Depending on the number of measurements and the sample matrix, I recommend calibrating at least weekly. If the sensor is used often, or if the sample matrix contaminates the sensor, then you should calibrate daily or even more frequently. If the pH electrode is not used often, then always calibrate it prior to a new set of measurements. Also make sure that you always calibrate your sensor if you have received a new one, or after maintenance.

How do I select the correct buffers?

Any time you perform a calibration, it is essential that appropriate buffers are used.

First, you have to select the pH values that you would like to use for calibration. Use at least two different buffers, though it is even better to perform a multi-point calibration. Furthermore, make sure that the pH of your sample is of course within the calibration range! For example, if you want to measure a sample at pH 9, your calibration should not be within pH 4 and 7, but at least up to pH 10. In the graph, you can see that errors become large especially outside of the calibrated range.

 

In addition, the quality of your buffer solutions is essential, as your calibration can only be as good as the buffers used. Never use expired calibration buffers! If the buffer solutions are meant for single use only, do not reuse them. Microbial growth in the buffer can alter its properties quickly. Always mark your buffer solution bottle with the opening date, and especially ensure that alkaline buffers above pH 9 are not used for too long (< 1 month), as CO2 will enter and change the pH value slowly. Moreover, never pour the standards back into the bottle, as they might have been contaminated!

How should I set up my instrument?

Not only is the right choice of calibration buffers essential, it is also very important that you set up your instrument correctly. It’s not only the pH measurement that is sensitive to temperature, pH buffers are as well, and the measured pH value can change with the temperature. This temperature dependency of the pH buffers is usually depicted with buffer tables.

Most instruments already include buffer table templates from various buffer manufacturers. Several tables are available that contain the information about the exact pH value at various temperatures for a certain buffer. These tables are unique for each manufacturer.

The instrument will then select the correct pH value according to the measured temperature. If your buffer is not available with a table, make sure you enter the correct pH value or use a custom buffer table to store the information. As seen here, a temperature change of only 5 °C can have an influence of > 0.04 pH units.

Therefore selecting the manufacturer of your buffer solutions within the calibration parameters is important to obtain an accurate calibration.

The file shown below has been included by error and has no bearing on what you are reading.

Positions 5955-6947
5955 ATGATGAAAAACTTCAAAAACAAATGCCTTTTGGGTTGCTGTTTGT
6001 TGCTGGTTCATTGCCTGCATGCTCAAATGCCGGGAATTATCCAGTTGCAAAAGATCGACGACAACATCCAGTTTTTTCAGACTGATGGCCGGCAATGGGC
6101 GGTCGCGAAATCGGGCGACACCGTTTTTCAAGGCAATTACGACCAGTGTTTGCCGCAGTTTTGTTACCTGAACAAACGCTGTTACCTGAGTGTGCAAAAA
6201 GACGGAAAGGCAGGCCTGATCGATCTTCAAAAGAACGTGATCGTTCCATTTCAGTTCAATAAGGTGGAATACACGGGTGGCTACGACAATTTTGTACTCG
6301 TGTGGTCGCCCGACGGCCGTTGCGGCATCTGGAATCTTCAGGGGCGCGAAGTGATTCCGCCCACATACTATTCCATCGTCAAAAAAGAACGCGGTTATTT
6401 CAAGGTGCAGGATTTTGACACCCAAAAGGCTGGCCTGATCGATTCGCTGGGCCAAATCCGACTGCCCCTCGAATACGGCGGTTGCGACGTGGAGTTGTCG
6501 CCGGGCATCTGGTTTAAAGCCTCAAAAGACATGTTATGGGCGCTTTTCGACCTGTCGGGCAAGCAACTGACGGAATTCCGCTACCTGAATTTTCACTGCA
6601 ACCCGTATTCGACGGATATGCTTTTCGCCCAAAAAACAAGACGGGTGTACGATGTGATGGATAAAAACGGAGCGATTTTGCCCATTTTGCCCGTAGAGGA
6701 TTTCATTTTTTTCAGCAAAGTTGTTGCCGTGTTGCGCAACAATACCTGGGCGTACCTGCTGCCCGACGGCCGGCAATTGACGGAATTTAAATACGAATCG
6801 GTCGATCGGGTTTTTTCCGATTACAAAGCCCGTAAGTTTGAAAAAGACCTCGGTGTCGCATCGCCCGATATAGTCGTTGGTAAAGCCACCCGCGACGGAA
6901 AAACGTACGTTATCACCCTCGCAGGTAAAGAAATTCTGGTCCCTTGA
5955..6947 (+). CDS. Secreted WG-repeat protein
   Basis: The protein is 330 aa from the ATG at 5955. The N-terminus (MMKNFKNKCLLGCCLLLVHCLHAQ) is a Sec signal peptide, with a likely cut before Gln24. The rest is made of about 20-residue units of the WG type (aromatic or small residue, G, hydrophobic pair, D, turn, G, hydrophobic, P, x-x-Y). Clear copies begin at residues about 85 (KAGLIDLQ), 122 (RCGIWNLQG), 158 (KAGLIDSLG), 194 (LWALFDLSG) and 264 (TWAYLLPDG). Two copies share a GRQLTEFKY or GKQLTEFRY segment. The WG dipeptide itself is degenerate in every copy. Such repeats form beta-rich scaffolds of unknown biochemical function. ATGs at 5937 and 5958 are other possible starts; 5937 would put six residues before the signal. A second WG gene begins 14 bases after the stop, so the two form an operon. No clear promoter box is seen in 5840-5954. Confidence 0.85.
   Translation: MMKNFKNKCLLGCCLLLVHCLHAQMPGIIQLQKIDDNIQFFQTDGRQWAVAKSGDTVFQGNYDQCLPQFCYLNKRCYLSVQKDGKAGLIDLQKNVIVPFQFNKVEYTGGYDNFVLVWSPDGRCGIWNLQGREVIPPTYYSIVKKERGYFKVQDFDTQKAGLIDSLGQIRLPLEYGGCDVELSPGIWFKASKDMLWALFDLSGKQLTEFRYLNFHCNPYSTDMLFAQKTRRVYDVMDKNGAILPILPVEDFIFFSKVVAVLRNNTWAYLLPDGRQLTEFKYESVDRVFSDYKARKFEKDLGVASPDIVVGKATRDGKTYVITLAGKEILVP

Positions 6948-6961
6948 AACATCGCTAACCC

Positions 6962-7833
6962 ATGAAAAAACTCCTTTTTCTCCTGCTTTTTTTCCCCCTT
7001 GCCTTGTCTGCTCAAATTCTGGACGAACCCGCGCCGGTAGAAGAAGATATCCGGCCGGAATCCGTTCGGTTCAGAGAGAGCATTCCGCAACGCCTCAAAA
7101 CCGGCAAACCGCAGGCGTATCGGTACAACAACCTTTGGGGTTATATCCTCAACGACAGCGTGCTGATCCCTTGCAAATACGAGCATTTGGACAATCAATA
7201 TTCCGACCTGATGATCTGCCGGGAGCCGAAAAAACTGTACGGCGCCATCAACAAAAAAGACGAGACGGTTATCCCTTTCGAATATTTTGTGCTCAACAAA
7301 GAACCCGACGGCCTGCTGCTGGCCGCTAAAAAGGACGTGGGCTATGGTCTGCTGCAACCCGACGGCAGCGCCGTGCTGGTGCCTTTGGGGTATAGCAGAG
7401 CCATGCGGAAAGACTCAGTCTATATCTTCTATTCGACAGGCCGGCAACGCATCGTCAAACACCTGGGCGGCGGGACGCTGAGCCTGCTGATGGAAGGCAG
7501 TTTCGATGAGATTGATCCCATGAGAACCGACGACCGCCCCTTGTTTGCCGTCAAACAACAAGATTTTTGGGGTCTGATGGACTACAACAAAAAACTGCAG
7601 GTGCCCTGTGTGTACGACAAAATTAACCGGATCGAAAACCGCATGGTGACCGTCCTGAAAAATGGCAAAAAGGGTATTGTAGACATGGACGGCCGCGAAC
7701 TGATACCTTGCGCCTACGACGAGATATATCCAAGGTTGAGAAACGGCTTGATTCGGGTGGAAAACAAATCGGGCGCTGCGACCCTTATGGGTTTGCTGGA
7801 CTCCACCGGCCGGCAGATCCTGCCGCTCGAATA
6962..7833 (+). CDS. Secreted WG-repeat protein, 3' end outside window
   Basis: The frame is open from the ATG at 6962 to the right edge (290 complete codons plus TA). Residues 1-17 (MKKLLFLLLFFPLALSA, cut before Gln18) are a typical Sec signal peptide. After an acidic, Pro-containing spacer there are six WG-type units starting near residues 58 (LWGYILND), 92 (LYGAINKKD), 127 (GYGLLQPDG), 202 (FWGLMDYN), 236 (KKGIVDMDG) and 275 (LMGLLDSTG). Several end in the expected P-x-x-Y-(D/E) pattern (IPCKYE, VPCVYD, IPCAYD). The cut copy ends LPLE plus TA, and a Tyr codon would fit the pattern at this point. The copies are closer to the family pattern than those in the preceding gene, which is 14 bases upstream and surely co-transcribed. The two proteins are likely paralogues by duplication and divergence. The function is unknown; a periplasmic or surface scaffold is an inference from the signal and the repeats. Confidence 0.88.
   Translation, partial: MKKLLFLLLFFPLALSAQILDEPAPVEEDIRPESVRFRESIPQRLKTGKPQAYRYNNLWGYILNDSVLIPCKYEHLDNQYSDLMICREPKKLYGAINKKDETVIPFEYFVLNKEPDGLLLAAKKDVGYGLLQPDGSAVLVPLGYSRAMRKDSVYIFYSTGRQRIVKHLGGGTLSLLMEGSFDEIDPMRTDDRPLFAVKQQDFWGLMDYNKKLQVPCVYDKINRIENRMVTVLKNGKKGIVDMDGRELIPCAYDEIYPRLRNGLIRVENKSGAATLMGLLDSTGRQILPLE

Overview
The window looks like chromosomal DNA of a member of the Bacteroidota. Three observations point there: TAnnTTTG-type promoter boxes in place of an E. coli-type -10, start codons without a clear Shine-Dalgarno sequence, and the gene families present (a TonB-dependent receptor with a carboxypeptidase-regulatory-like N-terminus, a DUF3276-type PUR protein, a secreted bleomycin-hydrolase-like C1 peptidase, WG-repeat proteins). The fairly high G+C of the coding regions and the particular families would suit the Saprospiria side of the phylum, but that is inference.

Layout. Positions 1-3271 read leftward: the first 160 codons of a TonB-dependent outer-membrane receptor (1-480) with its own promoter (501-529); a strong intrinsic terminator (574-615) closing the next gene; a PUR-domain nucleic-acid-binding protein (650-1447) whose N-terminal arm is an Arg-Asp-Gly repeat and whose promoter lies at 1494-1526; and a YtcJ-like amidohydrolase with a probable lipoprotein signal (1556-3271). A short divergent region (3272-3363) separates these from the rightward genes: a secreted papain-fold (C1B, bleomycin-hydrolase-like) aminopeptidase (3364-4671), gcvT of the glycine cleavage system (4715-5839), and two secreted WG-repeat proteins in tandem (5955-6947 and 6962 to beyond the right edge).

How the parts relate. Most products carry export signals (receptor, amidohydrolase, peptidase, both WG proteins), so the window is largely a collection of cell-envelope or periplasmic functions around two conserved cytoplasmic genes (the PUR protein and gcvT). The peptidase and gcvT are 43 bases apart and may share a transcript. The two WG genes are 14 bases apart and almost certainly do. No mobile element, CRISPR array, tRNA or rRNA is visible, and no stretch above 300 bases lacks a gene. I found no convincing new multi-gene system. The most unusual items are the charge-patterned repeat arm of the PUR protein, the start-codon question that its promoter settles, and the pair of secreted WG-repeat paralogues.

Why do I have to measure the temperature?

You might wonder why you should always measure the temperature when you perform pH measurements. Most pH electrodes used for pH measurement have a temperature sensor directly included. This is because the pH value is temperature-dependent. Let me digress for a moment:

In 1889 the Nernst equation was established, describing the potential of an electrochemical cell as a function of concentrations of the ions taking part in the reaction. The relationship between potential and pH [-log(H+)] is given by the formula:

Where U is the measured potential, U0 the standard electrode potential, R the universal gas constant, T the absolute temperature, n the charge (here, +1), and F the Faraday constant. The central term

is called the Nernst slope and gives the mV change per pH unit. As you can see, this term includes the absolute temperature, meaning the slope of your calibration is temperature-dependent. The higher the temperature, the steeper the slope.

Modern pH meters will correct the slope for this temperature variation when the calibration and measurement are not performed at the same temperature.

However, there is an effect that cannot be corrected by the instrument: samples do not have the same pH value at different temperatures! This can already be seen when looking at the example buffer table above. This temperature dependence is different for each sample. Therefore: Always measure your samples at the same temperature if you want to compare their pH values. Also be sure to carry out the pH calibration at the same temperature at which you are measuring your samples. This will greatly reduce the error of your pH measurement.

How do I perform my calibration?

First, prepare your electrode for calibration: open the refilling plug to ensure proper electrolyte outflow, rinse the electrode well with deionized water, and place the sensor into the buffer solution. An important note: both glass membrane and diaphragm must be covered with the buffer solution.

Additionally, assure that you position the electrode in the beaker for maximum reproducibility, especially when stirring. Never place the sensor haphazardly into the beaker where the glass membrane is touching the glass of the beaker; this can cause scratches on the glass membrane, leading to erroneous results.

Do you even have to stir at all? No, you do not! However, as there can be effects on the measured potential depending on the stirring speed, make sure that you always choose the same stirring speed among all buffer solutions, but also for calibration and subsequent measurements. Also, make sure that you do not stir so strongly that a vortex is formed, and avoid any splashing of the solution.